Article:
Sadly, Monday’s blog never made it out of bed. It tried. When the alarm went off, it peered out from under the covers, stared at the time, said “oh, heck no,” slammed a fist down on the snooze button, and disappeared back under the mound of pillows and blankets. That’s just how Mondays work around here. 😉
So, Tuesday’s blog is much more responsible and turned up bright and early for work. Yay!
“What really happened to my Monday blog,” you ask, suspicious of my story. (Yes, I’m narrating your hypothetical reaction. I’m a writer. It’s second nature!)
Well, it started with a very busy weekend. I attended an author’s event on Saturday at the library and had a good time meeting folks and visiting with some old friends who also happen to be excellent writers. I even managed to sell a few books. 😉
After that event ended, I mosied on over to the Comicon event at the Cochise College and sat on a panel talking about world-building. That is a conversation that I could go on about forever! Sadly, it was only an hour-long panel, but we covered lots of interesting bits of information that I was going to go into on this blog, but I think I’ll save it for the next one.
It was great to see my writer friends again and really have a good sit down, because normal folks (non-writers 😉 ) don’t really “get” me in the same way that writers do, so sometimes it’s nice to talk about things that seem arcane to the world at large (and the husband and kid, who always pretend to be listening while staring at me glassy-eyed, nodding like bobble-heads and muttering uh-huh, yeah, sure)
I decided to blog about something besides world-building today because it’s something that has come up unexpectedly and has been throwing everything out of whack, including Monday’s blog.
A couple of weeks ago, I got an idea for a story. Since I currently have three (!) works in progress in different stages of development, the last thing I needed was another idea. BUT! Ideas don’t give a dang about that sort of thing. They come when they want and leave when they want, so if you don’t jump on em quick and catch them under the net, you could lose them for good. At least, that’s how I feel whenever I get one.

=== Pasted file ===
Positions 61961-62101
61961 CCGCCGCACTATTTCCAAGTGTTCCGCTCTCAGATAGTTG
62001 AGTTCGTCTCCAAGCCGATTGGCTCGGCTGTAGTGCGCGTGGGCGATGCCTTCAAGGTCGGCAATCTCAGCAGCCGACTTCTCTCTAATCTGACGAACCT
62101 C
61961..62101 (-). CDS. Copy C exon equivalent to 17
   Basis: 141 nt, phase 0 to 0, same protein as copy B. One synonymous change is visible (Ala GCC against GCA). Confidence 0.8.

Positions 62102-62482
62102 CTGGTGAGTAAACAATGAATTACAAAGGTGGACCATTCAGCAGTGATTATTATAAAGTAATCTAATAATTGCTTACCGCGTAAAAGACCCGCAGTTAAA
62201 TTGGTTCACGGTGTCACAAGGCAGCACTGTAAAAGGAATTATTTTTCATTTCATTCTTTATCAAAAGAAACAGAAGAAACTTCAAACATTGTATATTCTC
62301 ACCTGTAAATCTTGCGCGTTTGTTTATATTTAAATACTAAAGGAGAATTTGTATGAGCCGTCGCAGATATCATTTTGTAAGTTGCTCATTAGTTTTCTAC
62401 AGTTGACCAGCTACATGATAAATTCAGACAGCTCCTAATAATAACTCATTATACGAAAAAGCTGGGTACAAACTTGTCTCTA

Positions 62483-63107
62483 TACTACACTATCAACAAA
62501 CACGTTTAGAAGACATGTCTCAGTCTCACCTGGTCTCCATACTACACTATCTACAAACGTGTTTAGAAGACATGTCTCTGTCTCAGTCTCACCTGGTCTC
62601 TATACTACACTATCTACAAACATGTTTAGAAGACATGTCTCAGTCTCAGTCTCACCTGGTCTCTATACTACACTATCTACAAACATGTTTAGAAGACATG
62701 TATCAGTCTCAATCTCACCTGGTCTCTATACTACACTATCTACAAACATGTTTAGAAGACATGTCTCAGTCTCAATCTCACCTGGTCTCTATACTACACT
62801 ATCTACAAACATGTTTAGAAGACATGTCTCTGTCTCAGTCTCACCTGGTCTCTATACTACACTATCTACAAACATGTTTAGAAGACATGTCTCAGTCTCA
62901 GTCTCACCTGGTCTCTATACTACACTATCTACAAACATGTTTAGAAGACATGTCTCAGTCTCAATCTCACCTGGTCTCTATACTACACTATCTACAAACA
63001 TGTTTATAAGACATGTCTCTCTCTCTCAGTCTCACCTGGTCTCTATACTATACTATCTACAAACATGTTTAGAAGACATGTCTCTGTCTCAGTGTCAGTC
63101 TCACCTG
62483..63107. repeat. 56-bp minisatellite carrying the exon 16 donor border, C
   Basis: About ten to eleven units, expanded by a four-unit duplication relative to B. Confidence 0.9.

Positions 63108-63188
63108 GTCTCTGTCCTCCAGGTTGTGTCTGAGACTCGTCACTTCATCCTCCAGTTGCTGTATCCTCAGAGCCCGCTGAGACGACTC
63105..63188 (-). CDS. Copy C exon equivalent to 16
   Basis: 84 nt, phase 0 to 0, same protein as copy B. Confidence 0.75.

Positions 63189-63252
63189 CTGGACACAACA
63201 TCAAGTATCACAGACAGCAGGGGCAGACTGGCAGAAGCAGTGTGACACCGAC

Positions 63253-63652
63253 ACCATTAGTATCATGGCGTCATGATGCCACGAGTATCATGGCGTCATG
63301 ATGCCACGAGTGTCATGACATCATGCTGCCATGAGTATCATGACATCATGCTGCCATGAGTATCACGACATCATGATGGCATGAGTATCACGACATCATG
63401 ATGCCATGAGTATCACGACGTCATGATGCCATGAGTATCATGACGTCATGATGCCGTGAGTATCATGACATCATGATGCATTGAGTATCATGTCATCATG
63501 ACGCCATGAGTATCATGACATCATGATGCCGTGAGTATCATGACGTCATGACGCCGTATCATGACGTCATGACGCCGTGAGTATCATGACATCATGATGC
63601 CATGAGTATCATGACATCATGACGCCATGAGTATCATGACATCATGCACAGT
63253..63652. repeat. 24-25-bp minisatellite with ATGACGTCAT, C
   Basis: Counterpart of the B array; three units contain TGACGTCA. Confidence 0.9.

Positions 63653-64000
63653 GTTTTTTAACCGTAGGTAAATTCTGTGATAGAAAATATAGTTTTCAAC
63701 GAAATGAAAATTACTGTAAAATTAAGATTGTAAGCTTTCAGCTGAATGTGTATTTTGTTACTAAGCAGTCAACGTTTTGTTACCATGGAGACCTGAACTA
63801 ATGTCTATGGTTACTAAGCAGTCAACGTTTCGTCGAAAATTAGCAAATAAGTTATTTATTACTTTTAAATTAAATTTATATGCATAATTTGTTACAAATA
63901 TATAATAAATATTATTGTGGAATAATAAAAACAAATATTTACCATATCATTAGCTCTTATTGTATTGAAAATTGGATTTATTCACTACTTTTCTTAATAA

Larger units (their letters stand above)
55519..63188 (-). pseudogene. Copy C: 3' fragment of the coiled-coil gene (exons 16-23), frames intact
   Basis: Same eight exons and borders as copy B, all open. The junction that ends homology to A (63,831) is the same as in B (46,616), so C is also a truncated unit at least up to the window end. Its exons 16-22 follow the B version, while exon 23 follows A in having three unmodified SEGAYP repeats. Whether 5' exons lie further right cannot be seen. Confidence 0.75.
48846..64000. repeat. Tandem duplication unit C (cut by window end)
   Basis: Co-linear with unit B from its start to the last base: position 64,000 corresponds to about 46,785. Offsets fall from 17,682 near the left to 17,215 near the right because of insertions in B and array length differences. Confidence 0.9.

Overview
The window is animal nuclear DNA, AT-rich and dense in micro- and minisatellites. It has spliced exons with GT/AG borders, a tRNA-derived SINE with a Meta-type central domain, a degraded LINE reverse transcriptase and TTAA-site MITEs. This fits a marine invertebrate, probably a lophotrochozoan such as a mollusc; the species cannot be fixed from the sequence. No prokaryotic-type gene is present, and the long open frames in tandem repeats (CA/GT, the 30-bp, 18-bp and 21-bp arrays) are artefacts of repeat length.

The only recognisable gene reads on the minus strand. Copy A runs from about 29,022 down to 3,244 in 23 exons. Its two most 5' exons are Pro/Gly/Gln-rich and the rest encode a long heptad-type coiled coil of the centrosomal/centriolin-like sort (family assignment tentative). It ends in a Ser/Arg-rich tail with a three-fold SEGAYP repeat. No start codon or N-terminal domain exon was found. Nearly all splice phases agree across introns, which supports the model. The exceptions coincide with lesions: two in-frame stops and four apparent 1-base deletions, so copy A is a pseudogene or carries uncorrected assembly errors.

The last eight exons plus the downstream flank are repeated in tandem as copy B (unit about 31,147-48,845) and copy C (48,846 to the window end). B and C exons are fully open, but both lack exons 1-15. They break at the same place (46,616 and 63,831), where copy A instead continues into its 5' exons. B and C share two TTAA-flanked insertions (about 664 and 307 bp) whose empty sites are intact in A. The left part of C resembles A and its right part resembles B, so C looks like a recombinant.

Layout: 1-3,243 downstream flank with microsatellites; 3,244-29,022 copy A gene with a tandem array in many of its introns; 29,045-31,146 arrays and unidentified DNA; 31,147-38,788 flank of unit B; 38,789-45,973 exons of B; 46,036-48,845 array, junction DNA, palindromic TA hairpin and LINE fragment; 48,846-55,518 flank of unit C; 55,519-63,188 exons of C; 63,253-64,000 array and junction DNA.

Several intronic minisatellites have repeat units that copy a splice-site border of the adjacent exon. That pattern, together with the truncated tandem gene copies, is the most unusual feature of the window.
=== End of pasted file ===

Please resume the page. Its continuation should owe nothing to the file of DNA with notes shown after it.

So I started writing. I figured I could knock out a quick outline and then store it in my file of outlines for someday when I don’t have a bunch of ideas floating around in my head. Got an outline done. The idea kept nagging at me, so I sat down and worked on a couple of chapters. It was slow-going. The words weren’t flowing and the plot wasn’t working. So I started over. I still didn’t like it. Started over again.
By this point I was ready to quit in frustration and consign this idea to the misc. junk file that sits inside my writing folder. (That’s as close as I can bring myself to actually deleting any idea, no matter how wonky or bad it is.)
I was good for a week, working on my other projects. The Princess Dragon rewrite was going well, and Morbidon’s Bride is now several chapters ahead of where I’m at for publishing it. Jessabelle’s Beast is out to my beta readers and things were looking up.
But that pushy idea returned with a vengeance. I pulled up the chapter and a half that I’d managed to get through and again, I hated it.
One more start-over was like sticking nitrous in my gas tank. Suddenly I took off, and I couldn’t stop! I went from two thousand words on one day, to eleven thousand on the next day! This story got me in its teeth and wouldn’t let go. Every time I tried to break away from the computer, it shook me until I returned, hands and legs and back aching, but typing away like someone possessed.
I’m at nearly 27,000 words of what will be a full-length novel of at least 75,000 and I have to force myself to take a break or I just won’t be able to physically handle it. Sitting six hours straight at a computer typing non-stop is not something I can do for the couple weeks that will be required to see this story to the end that is flashing in my head like a neon sign. My fingertips ache, which is why I didn’t do yesterday’s blog and started this one first thing today, before I even looked at my newest project.
Whenever I say that a story comes to life for me, this is exactly the type of situation I mean. I had an idea, and nothing I wrote seemed to fit that idea, then one day, everything clicked into place and the story took over, leading me down the path instead of the other way around. I love this almost magical experience, but at the same time, I hate it because it is difficult to live a normal, functional life around events like this. Other people don’t understand when you say you can’t just stop typing and put the computer away for the day to visit with them, or to do your housework. They don’t understand why you have a blank expression on your face and stare at the wall for hours instead of watching the mindless show they want you to watch with them. I’m in a completely different world right now, living out the story in my head! There’s nothing else I can focus on until that story gets written!